Durrani State

Durrani State


an early feudal Afghan state (1747-1818), created after the disintegration of Nadir Shah Afshar’s empire in 1747.

An important factor in the unification of Afghan lands into a single state was the need to struggle against the Mogul and Iranian feudal lords. The dominant positions in the Durrani State were occupied by khans of the Abdali tribe, whose leader Ahmad Shah became the head of the new state. The Abdali tribe itself was renamed Durrani—hence the name of the state. All the other Afghan tribes recognized Ahmad Shah Durrani as their supreme ruler. The collapse of the united Iranian state, the disintegration of the Great Moguls’ empire, and feudal internecine wars in Central Asia created favorable external-political conditions not only for the unification of the Afghan lands into a single independent state but also for the spread of the power of Afghan feudal lords to the territory of neighboring states (northwestern India, eastern Iran, and southern Turkestan). By 1761, after a number of successful campaigns by Ahmad Shah, the Durrani State had become a large empire. The formation of the Durrani State, the center of which was the Afghan regions, facilitated an upsurge in the economy, the blossoming of culture, and the growth of the cities of Afghanistan. A lively transit trade and the flow of captive craftsmen from India and Iran into Afghanistan also aided the growth of the cities. The city of Kandahar was the capital of the Durrani State until 1773-74, when it was moved to Kabul during the reign of Timur Shah (reigned 1773-93).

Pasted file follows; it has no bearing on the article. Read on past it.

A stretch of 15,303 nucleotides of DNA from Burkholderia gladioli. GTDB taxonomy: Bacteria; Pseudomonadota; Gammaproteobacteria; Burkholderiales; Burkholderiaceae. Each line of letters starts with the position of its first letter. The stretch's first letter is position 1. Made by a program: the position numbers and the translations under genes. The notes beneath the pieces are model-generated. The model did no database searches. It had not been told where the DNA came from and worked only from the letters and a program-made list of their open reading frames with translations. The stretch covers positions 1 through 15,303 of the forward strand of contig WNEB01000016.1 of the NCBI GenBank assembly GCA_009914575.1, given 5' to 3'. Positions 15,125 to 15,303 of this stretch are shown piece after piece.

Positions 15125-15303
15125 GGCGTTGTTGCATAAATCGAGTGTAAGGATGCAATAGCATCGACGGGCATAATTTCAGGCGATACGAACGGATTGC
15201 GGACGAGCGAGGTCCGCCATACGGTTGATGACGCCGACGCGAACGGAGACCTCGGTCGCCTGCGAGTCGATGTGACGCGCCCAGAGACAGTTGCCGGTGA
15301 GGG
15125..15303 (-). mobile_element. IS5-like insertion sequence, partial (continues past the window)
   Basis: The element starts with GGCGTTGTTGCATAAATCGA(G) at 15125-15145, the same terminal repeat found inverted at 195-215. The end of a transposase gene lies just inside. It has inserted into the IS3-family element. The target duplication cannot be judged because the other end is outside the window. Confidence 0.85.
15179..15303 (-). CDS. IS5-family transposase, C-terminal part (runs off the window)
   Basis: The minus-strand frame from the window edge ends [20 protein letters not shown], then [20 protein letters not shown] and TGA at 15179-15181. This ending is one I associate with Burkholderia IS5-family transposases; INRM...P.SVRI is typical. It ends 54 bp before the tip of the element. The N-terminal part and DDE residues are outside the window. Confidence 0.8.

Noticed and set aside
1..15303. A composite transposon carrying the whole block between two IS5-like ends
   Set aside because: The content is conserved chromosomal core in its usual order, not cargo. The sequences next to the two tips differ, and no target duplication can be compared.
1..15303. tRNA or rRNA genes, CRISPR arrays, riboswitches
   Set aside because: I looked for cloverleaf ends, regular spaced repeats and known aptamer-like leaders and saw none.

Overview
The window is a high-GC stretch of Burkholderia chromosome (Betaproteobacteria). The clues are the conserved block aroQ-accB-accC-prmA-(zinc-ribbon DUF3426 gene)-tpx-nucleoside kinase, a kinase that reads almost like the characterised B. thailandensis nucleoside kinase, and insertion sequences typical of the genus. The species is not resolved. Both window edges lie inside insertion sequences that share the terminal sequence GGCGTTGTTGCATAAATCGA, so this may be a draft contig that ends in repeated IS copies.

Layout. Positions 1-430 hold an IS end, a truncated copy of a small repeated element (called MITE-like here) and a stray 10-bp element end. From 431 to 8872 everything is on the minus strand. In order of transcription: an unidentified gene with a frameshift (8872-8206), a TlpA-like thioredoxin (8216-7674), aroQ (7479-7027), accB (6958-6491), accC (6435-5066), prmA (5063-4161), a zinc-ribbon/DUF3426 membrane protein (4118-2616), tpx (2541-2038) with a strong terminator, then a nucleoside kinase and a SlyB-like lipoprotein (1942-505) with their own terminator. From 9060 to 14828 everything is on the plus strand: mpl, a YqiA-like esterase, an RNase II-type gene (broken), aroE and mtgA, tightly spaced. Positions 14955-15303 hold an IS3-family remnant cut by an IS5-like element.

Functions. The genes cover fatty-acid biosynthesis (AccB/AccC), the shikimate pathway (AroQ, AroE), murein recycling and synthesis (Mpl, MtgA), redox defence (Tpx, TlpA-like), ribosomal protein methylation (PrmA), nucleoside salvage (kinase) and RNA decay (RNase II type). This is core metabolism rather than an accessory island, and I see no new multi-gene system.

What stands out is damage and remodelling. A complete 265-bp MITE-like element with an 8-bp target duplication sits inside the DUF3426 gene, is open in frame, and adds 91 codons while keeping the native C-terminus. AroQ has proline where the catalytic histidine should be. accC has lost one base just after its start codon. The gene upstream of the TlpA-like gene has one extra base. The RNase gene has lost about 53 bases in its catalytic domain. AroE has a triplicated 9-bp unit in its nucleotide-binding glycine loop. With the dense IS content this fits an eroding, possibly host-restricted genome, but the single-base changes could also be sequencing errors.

The growth of large feudal landholdings among the khans of Afghan tribes and the plundering by them of state lands and lands of the shah’s domain led to the decline of the Durrani State in the early 19th century and its ultimate fall in 1818. Several principalities were formed from the fragments of the Durrani State—Herat, Kabul, Kandahar, Peshawar, and others. The national liberation struggles of peoples who were under the yoke of Afghan feudal lords (including the uprisings of the Sikhs of Punjab in the 1750’s and 1760’s and the rebellions of the Uzbeks of southern Turkestan in 1768, 1779, and 1789) and the creation by them of a number of independent states in the process also contributed to the disintegration of the Durrani State.


Reisner, I. M. Razvitie feodalizma i obrazovanie gosudarstva u afgantsev. Moscow, 1954.
Gankovskii, Iu. V. Imperiia Durrani. Moscow, 1958.
Masson, V. M., and V. A. Romodin. Istoriia Afganistana, vol. 2. Moscow, 1965.
Ganda Singh. Ahmad Shah Durrani. Bombay, 1959.